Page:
I acquired this saw from the same collector I bought Big Bertha from and according to the Disstonian Institute medallion directory it was manufactured between 1895 and 1917 meaning it is likely around the same age as our house.  It has around 5.5 TPI and is dull as a hammer but the previous owner had removed the visible rust.

Before
Before

I made my Moxon vise large enough to hold a full size saw plate (though the leather is about 2 inches short) so I removed the handle and placed it in the vise and followed the sharpening  method described in the Heritage School of Woodworking video.

After two rounds of jointing and shaping I checked the tooth set (it was more than I needed) and then did a final sharpening pass with my 7 slim taper file.  A few passes with a medium and fine rust eraser removed the rust and grime than had been hidden under the handle.

The handle was sanded with 220 and 320 then was wet sanded with BLO and 400 grit paper.  I left a bit of the old patina and the BLO showed a bit of curly Apple which was a nice surprise.  Two coats of spray shellac and a coat of wax left a nice surface.  The brass was sanded, buffed with steel wool and waxed.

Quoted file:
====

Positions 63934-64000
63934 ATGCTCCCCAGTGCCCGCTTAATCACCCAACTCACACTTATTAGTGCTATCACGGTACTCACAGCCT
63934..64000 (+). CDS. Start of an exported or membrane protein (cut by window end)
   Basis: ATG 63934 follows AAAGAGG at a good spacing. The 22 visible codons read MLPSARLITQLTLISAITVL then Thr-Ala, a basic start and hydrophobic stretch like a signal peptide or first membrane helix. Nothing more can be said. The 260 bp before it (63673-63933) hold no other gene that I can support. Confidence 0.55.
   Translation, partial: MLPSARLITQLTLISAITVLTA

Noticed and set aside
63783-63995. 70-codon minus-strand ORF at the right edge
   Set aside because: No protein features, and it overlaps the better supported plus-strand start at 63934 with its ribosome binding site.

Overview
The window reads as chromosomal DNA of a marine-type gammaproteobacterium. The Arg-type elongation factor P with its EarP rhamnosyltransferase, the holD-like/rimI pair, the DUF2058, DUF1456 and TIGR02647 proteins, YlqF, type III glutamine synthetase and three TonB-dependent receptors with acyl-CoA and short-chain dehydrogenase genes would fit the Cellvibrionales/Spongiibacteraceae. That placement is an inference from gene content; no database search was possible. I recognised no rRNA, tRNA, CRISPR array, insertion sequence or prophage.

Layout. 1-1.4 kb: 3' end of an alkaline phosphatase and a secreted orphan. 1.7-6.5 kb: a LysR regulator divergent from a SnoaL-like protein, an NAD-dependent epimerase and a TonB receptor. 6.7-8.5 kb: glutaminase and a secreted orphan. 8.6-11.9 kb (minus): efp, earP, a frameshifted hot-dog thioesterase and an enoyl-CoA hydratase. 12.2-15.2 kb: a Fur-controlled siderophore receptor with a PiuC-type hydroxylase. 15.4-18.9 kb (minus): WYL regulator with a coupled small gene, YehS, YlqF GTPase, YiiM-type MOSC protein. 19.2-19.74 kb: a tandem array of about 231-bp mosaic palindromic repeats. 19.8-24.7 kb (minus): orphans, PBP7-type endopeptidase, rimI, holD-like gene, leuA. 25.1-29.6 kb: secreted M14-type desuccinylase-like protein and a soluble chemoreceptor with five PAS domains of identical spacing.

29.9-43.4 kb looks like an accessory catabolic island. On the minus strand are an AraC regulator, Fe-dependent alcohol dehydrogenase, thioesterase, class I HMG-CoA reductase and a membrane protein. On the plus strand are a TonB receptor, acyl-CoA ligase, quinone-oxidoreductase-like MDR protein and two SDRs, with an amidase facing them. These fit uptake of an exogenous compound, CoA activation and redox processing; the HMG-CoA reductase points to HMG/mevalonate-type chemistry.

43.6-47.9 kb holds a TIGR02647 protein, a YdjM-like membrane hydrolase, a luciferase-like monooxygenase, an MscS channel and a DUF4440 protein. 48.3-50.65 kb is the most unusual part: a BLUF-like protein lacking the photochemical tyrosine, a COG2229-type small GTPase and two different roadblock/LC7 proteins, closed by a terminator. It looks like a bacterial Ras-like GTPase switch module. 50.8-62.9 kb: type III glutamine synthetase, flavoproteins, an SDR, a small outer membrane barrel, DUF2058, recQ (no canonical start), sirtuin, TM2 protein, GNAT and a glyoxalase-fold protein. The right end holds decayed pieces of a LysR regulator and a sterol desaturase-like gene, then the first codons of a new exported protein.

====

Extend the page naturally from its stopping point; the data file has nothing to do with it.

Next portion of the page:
still need to remove the layout fluid but looks pretty nice

If you will remember, after an hour with the disposable saw I had made very little progress resawing the board and the progress I did make was a mess.  After my son went to bed I waxed the handle, cleaned the brass, reassembled the and finished splitting the board.  All told I was done in hour, so it was the tool that made the difference.  It saw amazingly easy to follow my marked lines and the saw actually stay within the defined saw kerfs, something the modern saw refused to do (I suspect it is due to the hybrid teeth and large set).

The Results were not to shabby though the ends that were started with the new saw were a mangled mess, luckily I was able to cut most of the bad parts off and smooth up the remaining marks with my number 6.

Harvey Ellis Saw Till – Part 9 – Resawing